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Extinction Rebellion activists dig up Trinity College lawn

‘If they love digging so much, we thought we’d dig up their front lawn for them’

This morning, environmental campaigners dug up the lawn around Newton's apple tree at Trinity College.

The activists are from Extinction Rebellion, a global environmental movement with the aim of using nonviolent civil disobedience to incite government action to tackle the climate crisis.

When questioned about why they've targeted Trinity, one protestor, Charlotte, said: "We wish to put pressure on Trinity College specifically as one of the largest investors in the fossil fuel industry.

"We have heard indirectly that Trinity College are considering redirecting their financing but we don't feel that's it's happening quickly enough and we want some serious action."

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Digging up the lawn supposedly symbolises digging for oil, an industry from which Trinity has failed to divest.

Alex, another campaigner, said: "The symbolism is that we think digging is insane. Trinity College is still funding digging for oil, and if they love digging so much, we thought we'd dig up their front lawn for them."

One protester has even chained himself to Newton’s tree.

The campaigners criticise Trinity for hypocritically claiming to be concerned about the climate crisis, while still continuing to profit from exploitation of natural resources and pollution.

They claim Trinity haven't meaningfully divested and likely still have vast amounts of money invested in the fossil fuel industry.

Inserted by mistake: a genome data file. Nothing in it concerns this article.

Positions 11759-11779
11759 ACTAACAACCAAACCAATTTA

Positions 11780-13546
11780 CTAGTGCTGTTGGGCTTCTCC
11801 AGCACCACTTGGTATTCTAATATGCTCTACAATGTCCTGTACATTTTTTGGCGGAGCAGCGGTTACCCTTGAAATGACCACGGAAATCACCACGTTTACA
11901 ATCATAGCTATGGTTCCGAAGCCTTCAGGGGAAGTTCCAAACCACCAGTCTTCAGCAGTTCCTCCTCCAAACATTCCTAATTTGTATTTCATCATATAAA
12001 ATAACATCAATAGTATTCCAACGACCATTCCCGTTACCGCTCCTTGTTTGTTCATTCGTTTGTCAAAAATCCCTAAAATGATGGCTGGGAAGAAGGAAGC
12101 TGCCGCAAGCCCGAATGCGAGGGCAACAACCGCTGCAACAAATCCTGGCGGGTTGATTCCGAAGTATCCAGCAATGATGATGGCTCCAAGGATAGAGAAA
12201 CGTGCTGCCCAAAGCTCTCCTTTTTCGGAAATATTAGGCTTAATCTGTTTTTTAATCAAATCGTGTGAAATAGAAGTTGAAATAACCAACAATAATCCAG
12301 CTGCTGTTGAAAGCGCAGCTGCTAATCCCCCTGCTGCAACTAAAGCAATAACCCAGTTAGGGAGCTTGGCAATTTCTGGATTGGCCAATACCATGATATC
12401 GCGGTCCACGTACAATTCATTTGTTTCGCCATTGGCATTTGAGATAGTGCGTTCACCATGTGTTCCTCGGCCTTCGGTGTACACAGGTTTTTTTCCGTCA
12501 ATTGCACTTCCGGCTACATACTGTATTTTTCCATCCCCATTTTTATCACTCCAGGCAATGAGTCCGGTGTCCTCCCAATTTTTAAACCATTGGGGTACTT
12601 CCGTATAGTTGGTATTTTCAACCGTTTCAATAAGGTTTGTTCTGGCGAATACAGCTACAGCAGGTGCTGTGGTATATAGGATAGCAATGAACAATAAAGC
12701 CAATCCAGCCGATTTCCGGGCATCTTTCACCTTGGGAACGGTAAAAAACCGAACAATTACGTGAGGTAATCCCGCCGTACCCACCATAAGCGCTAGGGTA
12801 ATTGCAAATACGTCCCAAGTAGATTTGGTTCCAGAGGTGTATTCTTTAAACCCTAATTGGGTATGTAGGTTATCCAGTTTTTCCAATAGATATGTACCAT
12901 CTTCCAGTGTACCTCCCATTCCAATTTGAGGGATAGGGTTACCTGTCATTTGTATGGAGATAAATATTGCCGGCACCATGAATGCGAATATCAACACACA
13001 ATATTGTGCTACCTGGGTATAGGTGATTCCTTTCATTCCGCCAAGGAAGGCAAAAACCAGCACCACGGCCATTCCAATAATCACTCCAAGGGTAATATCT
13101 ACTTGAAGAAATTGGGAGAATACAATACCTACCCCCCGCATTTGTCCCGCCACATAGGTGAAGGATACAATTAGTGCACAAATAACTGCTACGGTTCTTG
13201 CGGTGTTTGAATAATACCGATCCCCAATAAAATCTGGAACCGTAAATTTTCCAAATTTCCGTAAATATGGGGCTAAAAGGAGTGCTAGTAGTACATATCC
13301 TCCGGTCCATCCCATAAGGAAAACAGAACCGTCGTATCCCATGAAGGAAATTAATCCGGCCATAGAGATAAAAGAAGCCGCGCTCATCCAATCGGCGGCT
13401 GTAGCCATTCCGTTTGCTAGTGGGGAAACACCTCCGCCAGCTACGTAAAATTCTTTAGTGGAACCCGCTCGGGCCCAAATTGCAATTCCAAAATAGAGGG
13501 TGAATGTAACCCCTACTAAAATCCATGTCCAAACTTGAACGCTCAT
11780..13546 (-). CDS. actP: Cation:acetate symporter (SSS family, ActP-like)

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When asked for comment on their action, Extinction Rebellion said: "The grass will recover. It is ecologically dead anyway. Our planet won't. Trinity must divest from fossil fuels and cut its ties with fossil fuel companies. Oh and it should take the opportunity to replant the lawn with flowers. Spring is coming."

Perhaps Trinity will follow in King's College's footsteps and convert their lawn into a wildflower meadow…

Trinity commented:

"Trinity College regrets the criminal damage done to its property beside the Great Gate,

"The College respects the right to freedom of speech and non-violent protest but draws the line at criminal damage and asked the protesters to leave. The College is liaising with the Police."

"Academics at Trinity are actively engaged in research to understand and develop solutions to climate change, and taking practical steps forward. The College fully supports the University Initiative, Cambridge Zero."

In light of this breach of security at Trinity, St John's has been placed on lockdown, meaning the gates have been locked and a University Card is required for entry to the college.

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This marks the beginning of a week-long series of planned protests, including a street blockade, which has prompted the police to use emergency powers to shut off roads.